Recursive Citation

Gruber wrote a commentary on Apple’s white paper which outlines why side loading apps on iOS/iPadOS would be bad for consumers.

Two quick observations from the Gruber’s commentary (unrelated to the topic of the App Store).

Number 1:

Writing a piece like Gruber’s in this style, where you quote sections of content and then comment (or refute) each, is called “Fisking”. I didn’t know that style had a name, but I love it.

Number 2:

In Apple’s white paper, they use this quote from Steve Jobs in service of their argument for the App Store:

We’re trying to do two diametrically opposed things at once: provide an advanced and open platform to developers while at the same time protect iPhone users from viruses, malware, privacy attacks, etc. This is no easy task.

What’s interesting about this quote, as Gruber points out, is that Apple is citing a third-party for a (now rather crucial) argument given by their former CEO:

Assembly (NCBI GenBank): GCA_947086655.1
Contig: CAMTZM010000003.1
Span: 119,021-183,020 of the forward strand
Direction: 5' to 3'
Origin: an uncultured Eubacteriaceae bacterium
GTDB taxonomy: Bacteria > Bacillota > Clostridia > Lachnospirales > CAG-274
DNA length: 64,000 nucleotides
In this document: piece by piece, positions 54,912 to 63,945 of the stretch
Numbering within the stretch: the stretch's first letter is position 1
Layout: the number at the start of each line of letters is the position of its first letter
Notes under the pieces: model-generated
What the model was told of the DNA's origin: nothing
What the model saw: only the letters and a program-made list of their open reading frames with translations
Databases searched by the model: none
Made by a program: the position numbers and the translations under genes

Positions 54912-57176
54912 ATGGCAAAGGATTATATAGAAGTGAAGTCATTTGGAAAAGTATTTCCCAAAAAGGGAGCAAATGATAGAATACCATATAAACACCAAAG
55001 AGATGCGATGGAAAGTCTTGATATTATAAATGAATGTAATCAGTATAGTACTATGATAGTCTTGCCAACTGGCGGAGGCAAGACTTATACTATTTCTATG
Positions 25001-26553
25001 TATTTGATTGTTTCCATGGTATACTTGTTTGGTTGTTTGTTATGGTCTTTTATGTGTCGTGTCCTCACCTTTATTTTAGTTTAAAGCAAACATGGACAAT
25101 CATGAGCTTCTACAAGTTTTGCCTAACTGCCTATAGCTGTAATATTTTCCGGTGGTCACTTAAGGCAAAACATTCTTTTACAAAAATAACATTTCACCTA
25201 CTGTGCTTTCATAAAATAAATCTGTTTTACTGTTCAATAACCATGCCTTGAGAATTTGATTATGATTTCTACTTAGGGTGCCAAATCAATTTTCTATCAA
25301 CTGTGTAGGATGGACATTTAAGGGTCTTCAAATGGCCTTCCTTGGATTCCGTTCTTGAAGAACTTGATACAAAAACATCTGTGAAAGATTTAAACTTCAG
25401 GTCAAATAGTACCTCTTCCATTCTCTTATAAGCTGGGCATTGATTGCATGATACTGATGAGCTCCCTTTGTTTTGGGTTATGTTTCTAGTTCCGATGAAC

Amusingly, Apple had to source Jobs’s quote to TidBITS’s archived copy of Jobs’s open letter announcing the SDK, because Apple never gave it a permalink at

This fascinates me.

It also makes me think: what does it mean to be the canonical source for something?

Apple’s own white paper—a document of huge strategic and legal import—uses a third-party source to essentially quote themselves. And that third party source is actually without any official attribution because the primary source (Apple) never published it to a URL!

When I try to imagine this in my own small world of online blogging, it’s as if I was citing myself but pointed to someone else’s website who quoted me. And their quotation of me doesn’t actually have a link back to the thing I said because I never actually put it on my website.

It’s like a form of recursive citation. I cite you who cited me without a concrete canonical source.

The impermanence of the web over a long period of time is going to lead to a lot of fascinating situations like this. Thank goodness, if nothing else, for the internet archive.